And it's actually a solution by Harold [INAUDIBLE], who did the m-edge thesis on this work. In the conclusion, it's like, oh, by the way, here's how you do search. It seems like the best page of that thesis. And then I think we called it van Emde Boas because we thought it was reminiscent.

So here's the idea. Take all the items you want to store. And you're really tempted to store them in sorted order, but I'm not going to do that. I'm going to use some other divide and conquer order. First thing I'm going to do is take those elements, put them in a perfectly balanced binary search tree. So this is a BSTT-- not a b tree, just a binary tree because I don't know what b is. So then maybe the median's up here. And then there's two children and so on. OK, the mean's over here. The max is over here, a regular BST.

Now we know how to search in a tree. You just walk down. The big question is, in what order should I store these nodes? If I just store them in a random order, this is going to be super bad-- log n memory transfers. But I claim, if I do a clever order, I can achieve log base b of n, which is optimal.

So van Emde Boas suggests cutting this tree in the middle. Why in the middle? This was n nodes over here. And we're breaking it up into a square root of n nodes at the top because the height of this overall tree is log n. If we split it in half, the height of the tree is half log n. 2 to the half log n is root n. I'm losing some constant factors, but let's just call it root n.

Then we've got, at the bottom, everything looks the same. We're going to have a whole bunch of trees of size square root of n, hopefully. OK, that's what happens when I cut in the middle level. Then I recurse. And what am I recursing? What am I doing? This is a layout.

Last time, we did a very similar thing with matrices. We had an n by n matrix. We divided it into four n over 2 by n over 2 matrices. We recursively laid out the 1/4, wrote those out in order so it was consecutive. Then we laid out the next quarter, next quarter, next quarter. The order of the quarters didn't matter. What mattered is that each quarter of the matrix was stored as a consecutive unit so when recursed, good things happened.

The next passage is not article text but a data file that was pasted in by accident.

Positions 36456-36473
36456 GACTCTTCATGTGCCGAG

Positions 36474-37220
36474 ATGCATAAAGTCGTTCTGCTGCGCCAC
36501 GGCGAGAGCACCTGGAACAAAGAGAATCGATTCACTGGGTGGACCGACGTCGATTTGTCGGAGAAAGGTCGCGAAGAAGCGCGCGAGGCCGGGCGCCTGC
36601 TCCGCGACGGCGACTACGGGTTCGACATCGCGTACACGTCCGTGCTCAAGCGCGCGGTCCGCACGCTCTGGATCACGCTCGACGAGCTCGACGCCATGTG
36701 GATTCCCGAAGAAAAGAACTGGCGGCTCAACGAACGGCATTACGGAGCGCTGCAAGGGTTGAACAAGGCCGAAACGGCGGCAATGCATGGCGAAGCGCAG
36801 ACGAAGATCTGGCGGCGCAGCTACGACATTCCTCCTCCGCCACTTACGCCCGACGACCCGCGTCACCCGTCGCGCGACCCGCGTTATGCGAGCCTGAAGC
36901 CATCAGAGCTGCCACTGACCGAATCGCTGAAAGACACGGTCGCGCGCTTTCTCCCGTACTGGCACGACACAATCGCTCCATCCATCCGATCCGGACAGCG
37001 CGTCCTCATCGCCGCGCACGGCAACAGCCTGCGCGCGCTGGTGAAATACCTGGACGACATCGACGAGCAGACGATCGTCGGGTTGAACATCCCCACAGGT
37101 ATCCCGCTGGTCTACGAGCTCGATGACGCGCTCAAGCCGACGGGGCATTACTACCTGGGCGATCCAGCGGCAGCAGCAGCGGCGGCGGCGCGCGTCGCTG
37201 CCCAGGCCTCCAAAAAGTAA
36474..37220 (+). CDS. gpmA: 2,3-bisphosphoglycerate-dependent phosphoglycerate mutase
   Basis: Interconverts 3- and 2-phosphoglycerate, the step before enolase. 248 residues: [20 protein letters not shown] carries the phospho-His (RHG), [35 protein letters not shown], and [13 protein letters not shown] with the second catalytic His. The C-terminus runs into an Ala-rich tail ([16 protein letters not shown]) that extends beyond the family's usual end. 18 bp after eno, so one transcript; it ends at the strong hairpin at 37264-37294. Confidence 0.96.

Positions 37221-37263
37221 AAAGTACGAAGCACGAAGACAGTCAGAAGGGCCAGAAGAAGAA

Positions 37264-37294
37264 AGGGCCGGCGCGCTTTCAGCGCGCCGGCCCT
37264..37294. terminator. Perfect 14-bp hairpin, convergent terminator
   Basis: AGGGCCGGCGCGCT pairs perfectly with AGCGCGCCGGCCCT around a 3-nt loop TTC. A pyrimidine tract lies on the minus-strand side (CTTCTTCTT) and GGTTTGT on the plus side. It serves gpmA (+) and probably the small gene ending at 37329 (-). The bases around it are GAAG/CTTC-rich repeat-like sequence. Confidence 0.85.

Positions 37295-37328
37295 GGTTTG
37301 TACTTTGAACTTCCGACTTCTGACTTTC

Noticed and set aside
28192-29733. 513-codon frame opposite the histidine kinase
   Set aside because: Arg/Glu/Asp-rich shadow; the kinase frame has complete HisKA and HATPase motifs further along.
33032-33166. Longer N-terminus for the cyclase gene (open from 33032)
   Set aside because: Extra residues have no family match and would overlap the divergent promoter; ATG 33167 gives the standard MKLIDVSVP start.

Same thing here, except now I have roughly square root of n plus 1. Chunks, little triangles-- I'm going to recursively lay them out. And then I'm going to concatenate those layouts. So this one, I'm going to recursively figure out what order to store those nodes and then put those all as consecutive in the array. And then this one goes here. This one goes here.

Actually, the order doesn't matter. But you might as well preserve the order. So do the top one, then the bottom ones in order. And so, recursively, each of these ones is going to get cut in the middle. Recursively lay out the top, then the next one. Let's do an example. Let's do an actual tree.

This is actually my favorite diagram to draw or something. My most frequently drawn diagram, complete binary tree on eight children, eight leaves. So this is 15 nodes. It happens to have a height that's a power of 2, so this algorithm works especially well. So I'm going to split it in half, then recursively lay out the top. To lay out the top, I'm going to split it in half. Then I'm going to recursively lay out the top.

Well, single node-- it's pretty clear what order to put it in with respect to itself. So that goes first, then this, then this. Then I finish the first recursion. Next, I'm going to recursively lay out this thing by cutting it in half, laying out the top, then the bottom parts. OK, then I'm going to recursively layout this-- 7, 8, 9, 10, 11, 12, 13, 14, 15.

It gets even more exciting the next level up. But it would take a long time to draw this. But just imagine this repeated. So that would be just the top half of some tree. Cut here, and then you do the same thing here and here and here. This is very different from in-order traversal or any other order that we've seen. This is the van Emde Boas order.